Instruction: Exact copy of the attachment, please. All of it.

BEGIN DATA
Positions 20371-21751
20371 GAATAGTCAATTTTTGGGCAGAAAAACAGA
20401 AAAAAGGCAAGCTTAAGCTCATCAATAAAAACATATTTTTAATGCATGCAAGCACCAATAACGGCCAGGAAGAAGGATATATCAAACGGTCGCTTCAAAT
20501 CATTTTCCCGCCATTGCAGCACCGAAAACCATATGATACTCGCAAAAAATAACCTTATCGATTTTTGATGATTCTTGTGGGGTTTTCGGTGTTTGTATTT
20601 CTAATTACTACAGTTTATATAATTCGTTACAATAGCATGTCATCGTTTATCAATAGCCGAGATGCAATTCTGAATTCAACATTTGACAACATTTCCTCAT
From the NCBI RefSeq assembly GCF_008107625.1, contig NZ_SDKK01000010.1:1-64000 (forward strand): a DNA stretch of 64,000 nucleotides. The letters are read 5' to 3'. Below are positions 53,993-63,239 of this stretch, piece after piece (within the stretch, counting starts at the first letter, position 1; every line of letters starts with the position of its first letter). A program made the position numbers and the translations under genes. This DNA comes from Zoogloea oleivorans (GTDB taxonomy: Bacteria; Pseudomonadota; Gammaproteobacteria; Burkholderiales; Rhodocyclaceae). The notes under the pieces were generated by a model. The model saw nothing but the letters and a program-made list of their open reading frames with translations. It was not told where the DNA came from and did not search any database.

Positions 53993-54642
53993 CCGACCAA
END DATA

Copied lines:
Positions 20371-21751
20371 GAATAGTCAATTTTTGGGCAGAAAAACAGA
20401 AAAAAGGCAAGCTTAAGCTCATCAATAAAAACATATTTTTAATGCATGCAAGCACCAATAACGGCCAGGAAGAAGGATATATCAAACGGTCGCTTCAAAT
20501 CATTTTCCCGCCATTGCAGCACCGAAAACCATATGATACTCGCAAAAAATAACCTTATCGATTTTTGATGATTCTTGTGGGGTTTTCGGTGTTTGTATTT
20601 CTAATTACTACAGTTTATATAATTCGTTACAATAGCATGTCATCGTTTATCAATAGCCGAGATGCAATTCTGAATTCAACATTTGACAACATTTCCTCAT
From the NCBI RefSeq assembly GCF_008107625.1, contig NZ_SDKK01000010.1:1-64000 (forward strand): a DNA stretch of 64,000 nucleotides. The letters are read 5' to 3'. Below are positions 53,993-63,239 of this stretch, piece after piece (within the stretch, counting starts at the first letter, position 1; every line of letters starts with the position of its first letter). A program made the position numbers and the translations under genes. This DNA comes from Zoogloea oleivorans (GTDB taxonomy: Bacteria; Pseudomonadota; Gammaproteobacteria; Burkholderiales; Rhodocyclaceae). The notes under the pieces were generated by a model. The model saw nothing but the letters and a program-made list of their open reading frames with translations. It was not told where the DNA came from and did not search any database.

Positions 53993-54642
53993 CCGACCAA